BALTIMORE (AP) — A judge said Tuesday that he expects to rule "very quickly" on a lawsuit seeking to force Maryland officials to implement an online ballot-marking tool for the blind, a case that could impact other states that don't use the tool.
Lawyers for the National Federation of the Blind are hoping to have the tool in place in time for November's elections. Their lawsuit, filed in U.S. District Court in Baltimore, contends that the state is in violation of the Americans with Disabilities Act for not using the technology, which they say would safeguard blind voters' privacy.
During three days of testimony that wrapped up Tuesday, Maryland Assistant Attorney General Dan Friedman argued that officials should not be forced to use something that has not been certified by the Maryland State Board of Elections. And another advocacy group for the blind, the Maryland chapter of the American Council of the Blind, said they think the tool could be vulnerable to hackers.
A board vote in July fell one short of the supermajority needed to certify the tool, and one of the board's five members was absent. Julia Bernhardt, an assistant attorney general, said there is no evidence Congress intended the Americans With Disabilities Act to trump the state certification of voting technology. She also said the state hasn't rejected the ballot-marking tool for good and could still vote to certify it in the future.
"It just will not be certified in time for the upcoming election," Bernhardt said.
Attorneys for the National Federation of the Blind say the tool would help protect the privacy and independence of blind voters. The tool enables a blind or disabled voter to mark a ballot on the Internet using technology on the computer with voice-guidance technology. It also allows voters to double check to make sure they have chosen the candidate they meant to choose. A blind voter who testified in the case noted that she had difficulties with poll workers programing a non-visual key card so she could vote independently and privately.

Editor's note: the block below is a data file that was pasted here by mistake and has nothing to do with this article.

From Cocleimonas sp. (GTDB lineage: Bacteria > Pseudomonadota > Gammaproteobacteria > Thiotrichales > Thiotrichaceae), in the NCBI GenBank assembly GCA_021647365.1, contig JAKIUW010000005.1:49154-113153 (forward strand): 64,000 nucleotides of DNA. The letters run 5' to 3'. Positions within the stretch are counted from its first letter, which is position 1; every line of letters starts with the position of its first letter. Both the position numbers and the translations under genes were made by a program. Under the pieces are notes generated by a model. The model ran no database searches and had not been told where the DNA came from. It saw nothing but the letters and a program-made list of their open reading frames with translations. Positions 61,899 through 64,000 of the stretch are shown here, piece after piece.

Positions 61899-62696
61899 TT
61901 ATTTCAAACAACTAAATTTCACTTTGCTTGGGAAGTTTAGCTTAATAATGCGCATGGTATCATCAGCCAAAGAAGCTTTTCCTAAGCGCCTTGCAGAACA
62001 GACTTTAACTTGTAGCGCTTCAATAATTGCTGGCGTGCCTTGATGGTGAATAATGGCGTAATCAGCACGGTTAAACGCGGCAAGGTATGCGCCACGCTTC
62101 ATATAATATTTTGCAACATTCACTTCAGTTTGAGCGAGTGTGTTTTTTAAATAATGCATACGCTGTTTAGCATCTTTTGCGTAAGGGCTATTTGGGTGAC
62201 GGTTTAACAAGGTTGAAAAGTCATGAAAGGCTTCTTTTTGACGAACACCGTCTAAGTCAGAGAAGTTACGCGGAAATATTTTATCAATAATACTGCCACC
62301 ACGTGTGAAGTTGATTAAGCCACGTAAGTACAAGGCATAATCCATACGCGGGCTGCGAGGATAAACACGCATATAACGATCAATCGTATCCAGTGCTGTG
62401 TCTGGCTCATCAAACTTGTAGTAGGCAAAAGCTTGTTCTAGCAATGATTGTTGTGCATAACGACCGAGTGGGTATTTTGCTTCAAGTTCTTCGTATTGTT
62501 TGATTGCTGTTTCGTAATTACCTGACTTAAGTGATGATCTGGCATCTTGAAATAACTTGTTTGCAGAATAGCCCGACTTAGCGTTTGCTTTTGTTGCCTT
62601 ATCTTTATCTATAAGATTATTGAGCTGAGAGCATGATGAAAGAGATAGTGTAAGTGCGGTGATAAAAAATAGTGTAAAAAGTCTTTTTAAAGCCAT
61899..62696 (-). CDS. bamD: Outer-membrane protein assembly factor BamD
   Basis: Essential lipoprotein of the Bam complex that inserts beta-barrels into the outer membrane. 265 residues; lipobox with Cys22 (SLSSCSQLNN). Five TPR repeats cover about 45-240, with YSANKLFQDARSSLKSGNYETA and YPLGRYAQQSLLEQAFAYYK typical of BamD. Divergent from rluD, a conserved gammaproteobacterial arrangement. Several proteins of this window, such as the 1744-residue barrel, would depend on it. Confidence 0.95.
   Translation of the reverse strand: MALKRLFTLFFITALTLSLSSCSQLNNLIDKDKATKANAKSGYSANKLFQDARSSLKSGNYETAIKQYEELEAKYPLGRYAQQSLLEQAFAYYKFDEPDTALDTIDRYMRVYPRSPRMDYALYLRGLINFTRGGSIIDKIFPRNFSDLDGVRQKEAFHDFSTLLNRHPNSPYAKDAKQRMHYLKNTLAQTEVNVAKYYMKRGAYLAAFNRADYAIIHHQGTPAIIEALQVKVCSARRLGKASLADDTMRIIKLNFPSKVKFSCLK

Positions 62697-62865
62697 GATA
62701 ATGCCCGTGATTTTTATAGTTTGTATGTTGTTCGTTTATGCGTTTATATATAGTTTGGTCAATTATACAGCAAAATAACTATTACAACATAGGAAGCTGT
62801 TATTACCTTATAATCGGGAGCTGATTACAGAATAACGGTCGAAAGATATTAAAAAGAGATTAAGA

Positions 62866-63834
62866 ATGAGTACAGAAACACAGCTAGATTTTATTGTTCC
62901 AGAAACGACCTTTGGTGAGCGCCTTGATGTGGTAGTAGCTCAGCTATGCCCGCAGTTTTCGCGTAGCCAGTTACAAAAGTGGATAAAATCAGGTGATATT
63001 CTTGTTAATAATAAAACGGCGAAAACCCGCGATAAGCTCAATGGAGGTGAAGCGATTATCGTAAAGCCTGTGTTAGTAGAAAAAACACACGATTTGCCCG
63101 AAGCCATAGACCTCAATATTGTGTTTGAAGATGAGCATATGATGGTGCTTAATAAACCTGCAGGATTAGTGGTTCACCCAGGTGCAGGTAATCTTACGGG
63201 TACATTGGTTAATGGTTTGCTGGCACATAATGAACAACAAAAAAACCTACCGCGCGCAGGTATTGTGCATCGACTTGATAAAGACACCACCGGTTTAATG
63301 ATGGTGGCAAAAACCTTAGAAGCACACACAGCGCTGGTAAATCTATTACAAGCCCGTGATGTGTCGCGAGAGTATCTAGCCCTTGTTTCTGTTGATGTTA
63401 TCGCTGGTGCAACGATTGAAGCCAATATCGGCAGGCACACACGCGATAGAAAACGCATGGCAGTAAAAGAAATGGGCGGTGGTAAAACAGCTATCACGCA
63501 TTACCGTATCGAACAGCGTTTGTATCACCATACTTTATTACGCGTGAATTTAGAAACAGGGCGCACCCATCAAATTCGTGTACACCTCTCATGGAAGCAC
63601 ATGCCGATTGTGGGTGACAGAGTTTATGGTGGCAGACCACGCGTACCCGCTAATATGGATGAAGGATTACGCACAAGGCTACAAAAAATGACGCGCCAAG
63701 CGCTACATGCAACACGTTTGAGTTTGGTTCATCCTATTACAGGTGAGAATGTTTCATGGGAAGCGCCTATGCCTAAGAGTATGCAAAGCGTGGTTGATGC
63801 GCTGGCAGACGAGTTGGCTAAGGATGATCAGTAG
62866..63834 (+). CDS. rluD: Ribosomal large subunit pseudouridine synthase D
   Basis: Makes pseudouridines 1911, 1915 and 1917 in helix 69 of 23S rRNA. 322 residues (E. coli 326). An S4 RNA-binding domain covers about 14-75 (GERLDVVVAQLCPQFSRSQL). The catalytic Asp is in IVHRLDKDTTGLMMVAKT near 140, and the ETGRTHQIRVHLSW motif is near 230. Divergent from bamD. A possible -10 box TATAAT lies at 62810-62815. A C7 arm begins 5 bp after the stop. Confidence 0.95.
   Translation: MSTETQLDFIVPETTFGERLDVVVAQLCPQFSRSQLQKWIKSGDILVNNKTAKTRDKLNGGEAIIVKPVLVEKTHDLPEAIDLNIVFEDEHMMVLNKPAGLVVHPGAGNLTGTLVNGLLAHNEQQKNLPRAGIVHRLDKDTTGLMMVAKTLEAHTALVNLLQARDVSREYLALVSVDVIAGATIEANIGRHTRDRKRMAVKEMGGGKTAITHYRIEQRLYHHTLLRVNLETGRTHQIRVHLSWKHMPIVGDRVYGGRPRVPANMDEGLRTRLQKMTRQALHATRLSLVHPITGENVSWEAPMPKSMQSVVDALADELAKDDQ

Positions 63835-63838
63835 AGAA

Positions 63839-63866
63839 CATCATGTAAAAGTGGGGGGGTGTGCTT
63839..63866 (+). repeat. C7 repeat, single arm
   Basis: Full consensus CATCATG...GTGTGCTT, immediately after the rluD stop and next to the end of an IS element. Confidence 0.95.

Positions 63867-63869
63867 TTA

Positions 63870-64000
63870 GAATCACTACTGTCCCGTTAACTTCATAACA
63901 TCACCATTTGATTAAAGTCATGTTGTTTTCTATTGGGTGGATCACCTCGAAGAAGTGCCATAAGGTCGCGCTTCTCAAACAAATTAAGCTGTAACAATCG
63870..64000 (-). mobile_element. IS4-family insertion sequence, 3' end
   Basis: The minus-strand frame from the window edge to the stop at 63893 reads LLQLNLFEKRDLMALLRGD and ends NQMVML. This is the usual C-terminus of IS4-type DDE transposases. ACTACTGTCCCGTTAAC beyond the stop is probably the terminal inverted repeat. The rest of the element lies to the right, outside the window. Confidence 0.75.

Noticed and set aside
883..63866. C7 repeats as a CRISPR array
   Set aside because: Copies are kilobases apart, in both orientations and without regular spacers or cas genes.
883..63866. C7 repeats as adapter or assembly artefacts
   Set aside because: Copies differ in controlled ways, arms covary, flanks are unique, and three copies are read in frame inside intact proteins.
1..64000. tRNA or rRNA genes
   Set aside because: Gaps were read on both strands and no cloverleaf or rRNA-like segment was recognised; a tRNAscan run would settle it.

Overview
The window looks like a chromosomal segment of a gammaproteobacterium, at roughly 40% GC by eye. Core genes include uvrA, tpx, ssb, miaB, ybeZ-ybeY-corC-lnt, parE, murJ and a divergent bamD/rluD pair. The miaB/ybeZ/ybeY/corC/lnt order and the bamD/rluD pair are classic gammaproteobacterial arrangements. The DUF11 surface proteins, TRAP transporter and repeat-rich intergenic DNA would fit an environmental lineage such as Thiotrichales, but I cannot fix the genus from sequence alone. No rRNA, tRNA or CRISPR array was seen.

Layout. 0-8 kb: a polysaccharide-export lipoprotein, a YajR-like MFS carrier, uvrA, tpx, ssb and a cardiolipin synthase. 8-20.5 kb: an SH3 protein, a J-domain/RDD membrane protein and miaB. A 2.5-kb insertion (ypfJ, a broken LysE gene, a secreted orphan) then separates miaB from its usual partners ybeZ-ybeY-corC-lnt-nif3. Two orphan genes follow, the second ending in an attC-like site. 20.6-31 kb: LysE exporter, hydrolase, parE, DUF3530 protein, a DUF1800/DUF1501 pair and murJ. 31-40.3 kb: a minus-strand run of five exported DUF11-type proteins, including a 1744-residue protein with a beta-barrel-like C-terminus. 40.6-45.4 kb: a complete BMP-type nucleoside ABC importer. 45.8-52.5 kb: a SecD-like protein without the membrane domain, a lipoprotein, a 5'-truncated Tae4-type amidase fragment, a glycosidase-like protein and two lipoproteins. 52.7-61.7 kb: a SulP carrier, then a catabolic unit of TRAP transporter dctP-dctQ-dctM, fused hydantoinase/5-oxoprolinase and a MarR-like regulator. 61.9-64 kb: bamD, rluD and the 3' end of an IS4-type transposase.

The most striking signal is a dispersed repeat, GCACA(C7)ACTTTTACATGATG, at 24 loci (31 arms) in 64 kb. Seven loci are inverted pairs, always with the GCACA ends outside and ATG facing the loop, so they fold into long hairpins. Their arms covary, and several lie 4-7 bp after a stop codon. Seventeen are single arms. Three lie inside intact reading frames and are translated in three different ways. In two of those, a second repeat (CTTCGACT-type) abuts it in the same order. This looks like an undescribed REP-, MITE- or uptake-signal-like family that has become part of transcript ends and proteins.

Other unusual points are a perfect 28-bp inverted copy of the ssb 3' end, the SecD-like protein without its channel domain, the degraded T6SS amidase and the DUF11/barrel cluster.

"They are active and engaged members of our civil society, and they seek to be even more engaged by being able to cast their votes privately and independently through absentee ballots," said Jessica Weber, an attorney for the plaintiffs, in her closing statement. "They, along with the other plaintiffs, have brought this case to secure the opportunity to participate in the fundamental civic right and responsibility of voting, in the same manner afforded to everyone else."
The lawsuit is opposed by the Maryland chapter of the American Council of the Blind. Attorneys for the council say the online tool is susceptible to fraud, because they argue that the online ballot-marking tool transmits votes online to a server, where they are vulnerable to hackers, who could potentially penetrate the system and see how everyone voted.
"That is far from being private or independent," said Robert Stern, an attorney for the council who also contends the tool is not accessible to blind voters.
U.S. District Judge Richard Bennett has said he plans to have a decision by the end of the week.
Nikki Charlson, deputy state administrator at the state elections board, said 16 states currently have an online ballot-marking tool. Only two of those states allow any voter to use the online ballots, she said. Maryland allows any voter to vote by absentee ballot.